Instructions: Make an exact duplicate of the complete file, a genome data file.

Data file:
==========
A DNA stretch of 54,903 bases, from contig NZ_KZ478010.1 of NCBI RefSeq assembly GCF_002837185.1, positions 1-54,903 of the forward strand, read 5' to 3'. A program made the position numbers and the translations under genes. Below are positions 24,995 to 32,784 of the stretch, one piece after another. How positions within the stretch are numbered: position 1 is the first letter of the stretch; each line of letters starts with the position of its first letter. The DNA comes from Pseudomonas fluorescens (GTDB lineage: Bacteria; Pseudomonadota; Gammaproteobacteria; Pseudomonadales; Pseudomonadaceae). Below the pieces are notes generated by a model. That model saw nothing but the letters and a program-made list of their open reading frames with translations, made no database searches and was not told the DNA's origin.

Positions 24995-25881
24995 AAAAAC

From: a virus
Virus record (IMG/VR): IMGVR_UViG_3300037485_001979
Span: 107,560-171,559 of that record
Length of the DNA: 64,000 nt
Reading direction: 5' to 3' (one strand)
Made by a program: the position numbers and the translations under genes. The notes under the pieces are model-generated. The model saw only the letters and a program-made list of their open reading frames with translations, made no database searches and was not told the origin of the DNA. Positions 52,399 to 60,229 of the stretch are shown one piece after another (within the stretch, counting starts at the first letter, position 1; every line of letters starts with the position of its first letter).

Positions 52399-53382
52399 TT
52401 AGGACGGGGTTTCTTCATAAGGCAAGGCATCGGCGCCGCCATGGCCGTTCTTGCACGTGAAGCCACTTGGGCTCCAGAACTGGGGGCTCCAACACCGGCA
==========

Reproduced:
A DNA stretch of 54,903 bases, from contig NZ_KZ478010.1 of NCBI RefSeq assembly GCF_002837185.1, positions 1-54,903 of the forward strand, read 5' to 3'. A program made the position numbers and the translations under genes. Below are positions 24,995 to 32,784 of the stretch, one piece after another. How positions within the stretch are numbered: position 1 is the first letter of the stretch; each line of letters starts with the position of its first letter. The DNA comes from Pseudomonas fluorescens (GTDB lineage: Bacteria; Pseudomonadota; Gammaproteobacteria; Pseudomonadales; Pseudomonadaceae). Below the pieces are notes generated by a model. That model saw nothing but the letters and a program-made list of their open reading frames with translations, made no database searches and was not told the DNA's origin.

Positions 24995-25881
24995 AAAAAC

From: a virus
Virus record (IMG/VR): IMGVR_UViG_3300037485_001979
Span: 107,560-171,559 of that record
Length of the DNA: 64,000 nt
Reading direction: 5' to 3' (one strand)
Made by a program: the position numbers and the translations under genes. The notes under the pieces are model-generated. The model saw only the letters and a program-made list of their open reading frames with translations, made no database searches and was not told the origin of the DNA. Positions 52,399 to 60,229 of the stretch are shown one piece after another (within the stretch, counting starts at the first letter, position 1; every line of letters starts with the position of its first letter).

Positions 52399-53382
52399 TT
52401 AGGACGGGGTTTCTTCATAAGGCAAGGCATCGGCGCCGCCATGGCCGTTCTTGCACGTGAAGCCACTTGGGCTCCAGAACTGGGGGCTCCAACACCGGCA